In quiet stretches where the river is sluggish, we paddle for a while. At other times we let the canoe drift along with the slow-moving current. From the stern I steer as we proceed down the gentle Battenkill, a river flowing from southern Vermont into New York state. Eventually, it empties into the Hudson River north of Troy, N.Y.
As we canoe through southern Vermont south of Manchester, we pass occasional flycasters seeking trout, for the Battenkill is a famous fishing stream. Sunny meadows border the river; then we come upon a small settlement with a white clapboard church. Off to our right is the 3,835-foot summit of Mount Equinox.
As we coast downstream, the river leaves the broad valley and hangs a right westward toward the Vermont-New York border.
Now the Battenkill is shadier, trees bordering the banks. Occasionally, we see a house; a dirt road parallels the river on our left. Passing under a covered bridge in East Arlington, we come upon a swimming hole. There's a soggy bank with bicycles, inner tubes and children. Normally the Battenkill is shallow, but here it's deep enough for swimming and just wide enough for a few strokes bank to bank.
My wife, Phyllis, and I are enjoying our first taste of flatwater river canoeing, a growing sport in both Vermont and New Hampshire, and not to be confused with heart-throbbing, white-water canoeing down turbulent rivers and over rapids.
In a van with two 16-foot Blue Hole canoes atop, we were driven to a river ramp and put in the water. We're given a little advice: stay calm, don't grab overhanging branches, use life jackets if you can't swim, give anglers a wide berth and enjoy! Our houseguests Shawn and Liliane share another rented canoe; they'll play tag with us for the next five hours. Both canoes have a mimeographed map of the river with our pullout spot clearly marked. At 6 p.m. the van will pick us up there, just over the line in New York.
Like all canoe renters, we've been screened. We have done a little canoeing before and all of us swim. If we were rank beginners, canoe renters would have suggested (probably even insisted) that we take along a guide who would instruct us as well as accompany us downstream.
Eventually we leave civilization behind and pass through stretches of river with little sign of human life. Birds are plentiful. Occasionally a field drifts by and sometimes we see campers with tents, folding chairs and propane stoves.
Often there's no sound except that rippling of the current and the sucking sounds our paddles make in the water. In a few places the river is so shallow we actually get out of the canoe and, ankle deep on pebbly rocks, coax the canoe through to higher water. The canoe is made of Royalex plastic and is not hot in the afternoon sun.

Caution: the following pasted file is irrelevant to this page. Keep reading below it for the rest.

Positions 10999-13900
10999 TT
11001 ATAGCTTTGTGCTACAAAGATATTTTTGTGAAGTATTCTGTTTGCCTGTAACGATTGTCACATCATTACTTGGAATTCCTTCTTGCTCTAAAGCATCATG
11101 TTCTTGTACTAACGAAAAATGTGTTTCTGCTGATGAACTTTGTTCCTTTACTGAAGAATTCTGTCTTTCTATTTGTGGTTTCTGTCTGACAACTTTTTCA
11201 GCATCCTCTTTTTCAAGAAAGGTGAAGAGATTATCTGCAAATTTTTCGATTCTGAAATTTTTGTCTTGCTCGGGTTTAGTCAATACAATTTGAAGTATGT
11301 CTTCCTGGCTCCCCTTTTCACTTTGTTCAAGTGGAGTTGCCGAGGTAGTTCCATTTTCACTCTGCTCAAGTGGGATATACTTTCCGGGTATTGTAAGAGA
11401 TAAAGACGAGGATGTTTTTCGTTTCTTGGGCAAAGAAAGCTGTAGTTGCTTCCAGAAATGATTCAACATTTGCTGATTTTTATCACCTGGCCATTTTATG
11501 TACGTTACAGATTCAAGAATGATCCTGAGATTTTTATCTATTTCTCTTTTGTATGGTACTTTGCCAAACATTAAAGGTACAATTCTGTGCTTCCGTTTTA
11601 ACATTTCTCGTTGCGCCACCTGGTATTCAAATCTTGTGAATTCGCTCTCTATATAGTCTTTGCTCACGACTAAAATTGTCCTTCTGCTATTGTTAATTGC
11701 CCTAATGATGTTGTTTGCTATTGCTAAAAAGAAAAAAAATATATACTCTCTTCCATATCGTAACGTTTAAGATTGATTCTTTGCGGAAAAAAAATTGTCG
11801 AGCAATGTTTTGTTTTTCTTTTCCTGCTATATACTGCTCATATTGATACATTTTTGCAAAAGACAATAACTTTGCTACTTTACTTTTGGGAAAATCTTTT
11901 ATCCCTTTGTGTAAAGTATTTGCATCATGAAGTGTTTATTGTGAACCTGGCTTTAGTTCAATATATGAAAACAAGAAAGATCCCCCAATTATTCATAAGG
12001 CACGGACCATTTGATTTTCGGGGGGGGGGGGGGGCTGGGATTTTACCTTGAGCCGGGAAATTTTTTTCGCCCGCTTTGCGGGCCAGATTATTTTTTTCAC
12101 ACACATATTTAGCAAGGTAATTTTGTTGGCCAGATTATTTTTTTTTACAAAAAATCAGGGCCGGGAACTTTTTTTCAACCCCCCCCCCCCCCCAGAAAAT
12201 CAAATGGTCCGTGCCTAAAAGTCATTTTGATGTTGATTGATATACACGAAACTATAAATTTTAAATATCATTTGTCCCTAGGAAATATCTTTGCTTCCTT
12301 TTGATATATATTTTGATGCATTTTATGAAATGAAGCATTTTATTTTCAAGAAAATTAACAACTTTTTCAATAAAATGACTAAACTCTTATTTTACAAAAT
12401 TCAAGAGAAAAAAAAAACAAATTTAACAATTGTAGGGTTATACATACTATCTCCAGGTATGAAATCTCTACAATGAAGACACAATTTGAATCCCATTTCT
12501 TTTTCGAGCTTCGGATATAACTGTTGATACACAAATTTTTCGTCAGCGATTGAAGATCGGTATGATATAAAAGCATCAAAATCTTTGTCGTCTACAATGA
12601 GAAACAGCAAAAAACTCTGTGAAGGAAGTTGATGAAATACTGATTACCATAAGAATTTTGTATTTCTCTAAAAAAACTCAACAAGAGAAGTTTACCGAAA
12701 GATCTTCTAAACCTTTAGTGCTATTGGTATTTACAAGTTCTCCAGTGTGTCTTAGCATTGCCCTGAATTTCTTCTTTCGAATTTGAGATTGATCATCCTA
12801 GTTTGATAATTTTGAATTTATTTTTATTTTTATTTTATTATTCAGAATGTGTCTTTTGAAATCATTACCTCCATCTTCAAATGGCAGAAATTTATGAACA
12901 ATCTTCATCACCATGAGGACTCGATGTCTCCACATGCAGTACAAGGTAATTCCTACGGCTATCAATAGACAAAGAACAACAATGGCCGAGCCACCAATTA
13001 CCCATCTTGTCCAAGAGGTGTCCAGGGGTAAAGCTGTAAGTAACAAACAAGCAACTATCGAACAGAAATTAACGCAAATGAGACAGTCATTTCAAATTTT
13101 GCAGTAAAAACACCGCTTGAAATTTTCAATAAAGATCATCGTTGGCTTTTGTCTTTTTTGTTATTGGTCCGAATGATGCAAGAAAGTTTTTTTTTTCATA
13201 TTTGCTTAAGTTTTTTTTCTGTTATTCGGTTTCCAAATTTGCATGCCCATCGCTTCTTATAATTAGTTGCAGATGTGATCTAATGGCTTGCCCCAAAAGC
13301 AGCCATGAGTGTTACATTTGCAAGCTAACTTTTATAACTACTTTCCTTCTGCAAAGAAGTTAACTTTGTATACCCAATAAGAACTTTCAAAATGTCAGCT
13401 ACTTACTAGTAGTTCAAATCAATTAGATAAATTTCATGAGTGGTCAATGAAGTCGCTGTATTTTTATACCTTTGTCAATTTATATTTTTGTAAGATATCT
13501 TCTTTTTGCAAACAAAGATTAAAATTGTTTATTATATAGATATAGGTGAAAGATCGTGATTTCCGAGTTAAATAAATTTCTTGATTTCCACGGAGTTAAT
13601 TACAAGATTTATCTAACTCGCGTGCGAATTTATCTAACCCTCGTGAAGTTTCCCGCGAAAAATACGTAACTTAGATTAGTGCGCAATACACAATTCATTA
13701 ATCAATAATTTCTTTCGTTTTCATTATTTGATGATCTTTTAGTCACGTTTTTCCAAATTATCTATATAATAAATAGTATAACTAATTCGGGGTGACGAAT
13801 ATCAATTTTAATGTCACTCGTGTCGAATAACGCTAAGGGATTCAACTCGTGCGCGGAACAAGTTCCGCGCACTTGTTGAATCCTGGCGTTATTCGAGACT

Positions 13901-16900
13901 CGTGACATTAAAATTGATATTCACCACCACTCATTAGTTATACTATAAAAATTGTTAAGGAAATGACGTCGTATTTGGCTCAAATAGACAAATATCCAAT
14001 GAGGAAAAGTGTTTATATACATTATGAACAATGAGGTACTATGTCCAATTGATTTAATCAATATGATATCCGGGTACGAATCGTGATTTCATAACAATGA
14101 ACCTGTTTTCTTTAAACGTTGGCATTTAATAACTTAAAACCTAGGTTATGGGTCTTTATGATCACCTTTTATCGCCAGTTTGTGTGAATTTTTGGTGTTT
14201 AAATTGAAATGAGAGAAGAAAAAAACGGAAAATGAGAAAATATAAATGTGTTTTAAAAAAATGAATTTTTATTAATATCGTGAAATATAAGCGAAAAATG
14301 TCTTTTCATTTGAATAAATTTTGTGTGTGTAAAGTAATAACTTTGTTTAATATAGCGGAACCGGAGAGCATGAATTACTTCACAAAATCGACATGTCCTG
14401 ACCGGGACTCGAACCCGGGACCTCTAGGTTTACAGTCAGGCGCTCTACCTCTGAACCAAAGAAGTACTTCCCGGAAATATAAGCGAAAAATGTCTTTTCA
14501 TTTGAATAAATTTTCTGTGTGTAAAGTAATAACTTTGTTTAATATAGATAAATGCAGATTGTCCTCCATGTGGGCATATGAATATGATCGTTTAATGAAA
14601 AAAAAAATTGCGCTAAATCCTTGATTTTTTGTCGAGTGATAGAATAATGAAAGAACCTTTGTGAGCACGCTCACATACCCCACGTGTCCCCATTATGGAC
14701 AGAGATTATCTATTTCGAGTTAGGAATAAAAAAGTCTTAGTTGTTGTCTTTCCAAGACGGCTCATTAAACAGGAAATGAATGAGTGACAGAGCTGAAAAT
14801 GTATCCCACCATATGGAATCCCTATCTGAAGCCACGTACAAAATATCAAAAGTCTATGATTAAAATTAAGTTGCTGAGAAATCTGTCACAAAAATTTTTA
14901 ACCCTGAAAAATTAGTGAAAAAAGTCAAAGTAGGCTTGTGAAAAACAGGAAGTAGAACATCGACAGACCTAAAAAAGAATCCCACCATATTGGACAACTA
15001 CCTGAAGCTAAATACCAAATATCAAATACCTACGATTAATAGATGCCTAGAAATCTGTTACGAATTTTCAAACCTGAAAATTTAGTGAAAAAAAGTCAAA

Suddenly we round a shady bend, the river broadens, and -- eureka! there's a sunstruck sandbar ahead, the perfect spot for a swim and lunch. We beach the canoes and have our bread, cheese and fruit. Liliane and Shawn have wine. Liliane, born in France, teaches French around Boston. Few meals are complete to many French (even a mid-stream summer picnic) without a sip of wine.
An hour later, just inside New York, the Battenkill sweeps under another covered bridge and enters a remote area away from roads, settlements, campers. Here, quietly coasting downriver, we stop our chatter and try to pick up any sounds of civilization, maybe even a distant farm tractor.
There are none whatever until the spell is broken by the drone of a twin-jet prop overhead. An aviation buff, I identify the plane as a Short SD-3 on the Burlington-to-Albany run and am razzed by three people for knowing this when I should be scanning sky and treetops for bullfinches.
We arrive a half-hour late at our pullout meeting place, but Jim and Jo Ann Walker of Battenkill Canoe Livery aren't upset; they're used to this. Sometimes canoeists wait an hour to be picked up.
Jim is a weekend ski instructor in the winter as well as an accomplished potter. Jo Ann, too, has a double life: a Boston-based flight attendant for Delta, she manages to have enough days off to keep a hand in their growing canoe rental business.
Their Vermont shop is on Route 7A near the Basket Barn in Sunderland. This year the Walkers have about 45 canoes on hand and will do more guided wilderness camping.
Canoes on top, all of us in the van, we are driven back to Arlington, where we left our car at the canoe rental. Total river mileage: 14. Cost: $42.50 for each canoe including the livery service. We could have done it less expensively if we'd lashed the canoes to the top of one car, left another at the pullout spot.
The next day our arms ached a wee bit, one person has a sunburned nose, another a few mosquito bites, but how can such trivialities compare with the summer experience we had?
All over Vermont, it seems, near streams, lakes, and even wilderness ponds, canoe rental shops are springing up just as bike rental places did in the '70s.